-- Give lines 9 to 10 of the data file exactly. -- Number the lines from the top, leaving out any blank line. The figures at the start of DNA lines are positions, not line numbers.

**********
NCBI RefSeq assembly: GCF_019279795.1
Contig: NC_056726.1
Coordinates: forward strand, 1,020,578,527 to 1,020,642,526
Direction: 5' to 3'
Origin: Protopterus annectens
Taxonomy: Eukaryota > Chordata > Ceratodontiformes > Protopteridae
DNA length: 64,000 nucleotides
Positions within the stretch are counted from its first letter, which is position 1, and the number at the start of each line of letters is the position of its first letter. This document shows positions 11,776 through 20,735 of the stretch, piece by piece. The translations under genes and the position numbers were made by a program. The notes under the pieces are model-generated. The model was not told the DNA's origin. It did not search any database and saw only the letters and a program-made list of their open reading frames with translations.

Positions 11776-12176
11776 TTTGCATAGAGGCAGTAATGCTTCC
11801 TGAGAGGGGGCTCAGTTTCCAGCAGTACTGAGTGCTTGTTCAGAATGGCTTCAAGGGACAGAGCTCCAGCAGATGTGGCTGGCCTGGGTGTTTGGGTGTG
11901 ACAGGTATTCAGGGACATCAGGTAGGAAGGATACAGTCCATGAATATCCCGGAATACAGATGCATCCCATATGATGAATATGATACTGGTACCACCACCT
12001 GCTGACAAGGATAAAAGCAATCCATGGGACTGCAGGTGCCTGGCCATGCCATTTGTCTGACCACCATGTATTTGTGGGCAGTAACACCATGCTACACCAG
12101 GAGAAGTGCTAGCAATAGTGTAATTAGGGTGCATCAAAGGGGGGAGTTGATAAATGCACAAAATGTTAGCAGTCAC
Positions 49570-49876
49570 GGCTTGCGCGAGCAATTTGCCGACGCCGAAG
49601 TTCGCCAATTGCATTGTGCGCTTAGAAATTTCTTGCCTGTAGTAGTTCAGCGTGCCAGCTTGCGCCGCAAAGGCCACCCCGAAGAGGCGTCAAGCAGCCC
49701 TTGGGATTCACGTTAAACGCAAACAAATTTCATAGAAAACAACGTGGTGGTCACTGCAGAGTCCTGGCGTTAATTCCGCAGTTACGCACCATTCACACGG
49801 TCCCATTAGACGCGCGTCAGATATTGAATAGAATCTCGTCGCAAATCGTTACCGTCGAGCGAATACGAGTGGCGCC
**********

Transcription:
Positions 11776-12176
11776 TTTGCATAGAGGCAGTAATGCTTCC